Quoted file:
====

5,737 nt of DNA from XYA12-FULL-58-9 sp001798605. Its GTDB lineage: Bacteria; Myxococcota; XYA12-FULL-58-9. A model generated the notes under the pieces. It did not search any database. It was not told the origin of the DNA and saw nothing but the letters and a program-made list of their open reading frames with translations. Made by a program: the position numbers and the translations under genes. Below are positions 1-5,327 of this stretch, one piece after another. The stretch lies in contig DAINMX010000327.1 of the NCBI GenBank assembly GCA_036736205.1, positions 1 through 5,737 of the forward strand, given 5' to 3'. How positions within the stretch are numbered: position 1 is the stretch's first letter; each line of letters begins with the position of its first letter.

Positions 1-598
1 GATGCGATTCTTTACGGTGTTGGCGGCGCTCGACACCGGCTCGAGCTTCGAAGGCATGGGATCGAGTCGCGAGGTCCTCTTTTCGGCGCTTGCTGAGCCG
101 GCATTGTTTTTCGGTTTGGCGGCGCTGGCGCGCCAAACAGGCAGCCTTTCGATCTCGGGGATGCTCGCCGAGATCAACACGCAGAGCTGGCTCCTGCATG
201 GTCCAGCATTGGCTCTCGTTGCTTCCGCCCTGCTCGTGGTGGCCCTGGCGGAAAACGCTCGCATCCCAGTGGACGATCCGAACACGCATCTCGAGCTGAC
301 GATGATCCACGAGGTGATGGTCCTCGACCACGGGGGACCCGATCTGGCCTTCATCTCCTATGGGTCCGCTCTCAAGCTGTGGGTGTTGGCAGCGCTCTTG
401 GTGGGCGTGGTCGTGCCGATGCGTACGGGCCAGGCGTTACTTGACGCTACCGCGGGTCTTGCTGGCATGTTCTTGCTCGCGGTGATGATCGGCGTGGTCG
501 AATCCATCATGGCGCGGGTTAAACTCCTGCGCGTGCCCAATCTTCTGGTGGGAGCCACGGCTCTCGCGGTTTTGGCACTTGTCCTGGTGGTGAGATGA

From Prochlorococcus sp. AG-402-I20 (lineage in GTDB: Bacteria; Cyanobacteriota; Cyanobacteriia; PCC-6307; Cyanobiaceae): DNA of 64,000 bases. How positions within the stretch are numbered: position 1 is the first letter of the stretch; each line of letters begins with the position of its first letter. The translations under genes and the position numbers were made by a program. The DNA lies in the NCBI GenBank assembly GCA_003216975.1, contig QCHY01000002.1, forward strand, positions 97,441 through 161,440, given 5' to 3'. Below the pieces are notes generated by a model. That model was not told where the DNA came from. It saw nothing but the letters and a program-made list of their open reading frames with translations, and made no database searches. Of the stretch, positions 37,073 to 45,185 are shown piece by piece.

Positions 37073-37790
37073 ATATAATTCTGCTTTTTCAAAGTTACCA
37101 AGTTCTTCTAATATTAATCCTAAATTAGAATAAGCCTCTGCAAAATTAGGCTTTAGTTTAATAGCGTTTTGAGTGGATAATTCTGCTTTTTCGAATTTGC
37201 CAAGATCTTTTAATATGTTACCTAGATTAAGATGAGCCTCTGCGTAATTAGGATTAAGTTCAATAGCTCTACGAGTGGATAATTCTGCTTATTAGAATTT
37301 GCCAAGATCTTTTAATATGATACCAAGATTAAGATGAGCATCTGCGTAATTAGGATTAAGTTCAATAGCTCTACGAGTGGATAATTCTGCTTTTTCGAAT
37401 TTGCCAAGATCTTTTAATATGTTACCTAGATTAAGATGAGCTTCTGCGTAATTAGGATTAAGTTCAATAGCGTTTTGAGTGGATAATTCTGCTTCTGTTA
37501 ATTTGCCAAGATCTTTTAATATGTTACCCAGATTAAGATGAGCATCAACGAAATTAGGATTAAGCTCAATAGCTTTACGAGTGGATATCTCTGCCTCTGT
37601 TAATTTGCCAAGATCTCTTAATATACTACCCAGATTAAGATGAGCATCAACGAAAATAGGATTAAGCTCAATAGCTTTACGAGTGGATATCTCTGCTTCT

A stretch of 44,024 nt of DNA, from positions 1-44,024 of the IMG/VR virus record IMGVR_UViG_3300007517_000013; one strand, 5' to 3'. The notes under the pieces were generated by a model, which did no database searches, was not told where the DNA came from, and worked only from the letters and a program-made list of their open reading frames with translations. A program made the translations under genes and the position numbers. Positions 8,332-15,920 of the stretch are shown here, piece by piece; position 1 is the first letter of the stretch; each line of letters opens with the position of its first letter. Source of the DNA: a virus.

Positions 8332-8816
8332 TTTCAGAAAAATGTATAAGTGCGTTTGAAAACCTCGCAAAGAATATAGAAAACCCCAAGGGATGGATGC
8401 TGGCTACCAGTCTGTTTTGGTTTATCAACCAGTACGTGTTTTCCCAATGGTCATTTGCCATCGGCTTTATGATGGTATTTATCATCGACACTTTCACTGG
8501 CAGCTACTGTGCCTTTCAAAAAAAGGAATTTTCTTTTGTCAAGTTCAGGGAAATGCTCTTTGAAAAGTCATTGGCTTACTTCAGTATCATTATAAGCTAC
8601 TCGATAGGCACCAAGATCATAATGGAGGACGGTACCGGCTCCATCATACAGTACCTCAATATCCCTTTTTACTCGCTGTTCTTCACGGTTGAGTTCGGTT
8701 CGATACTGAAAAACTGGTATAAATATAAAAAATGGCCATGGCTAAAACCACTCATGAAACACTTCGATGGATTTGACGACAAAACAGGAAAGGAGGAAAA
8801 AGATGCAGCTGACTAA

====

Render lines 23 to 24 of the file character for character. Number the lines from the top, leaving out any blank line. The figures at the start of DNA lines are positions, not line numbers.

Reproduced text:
8601 TCGATAGGCACCAAGATCATAATGGAGGACGGTACCGGCTCCATCATACAGTACCTCAATATCCCTTTTTACTCGCTGTTCTTCACGGTTGAGTTCGGTT
8701 CGATACTGAAAAACTGGTATAAATATAAAAAATGGCCATGGCTAAAACCACTCATGAAACACTTCGATGGATTTGACGACAAAACAGGAAAGGAGGAAAA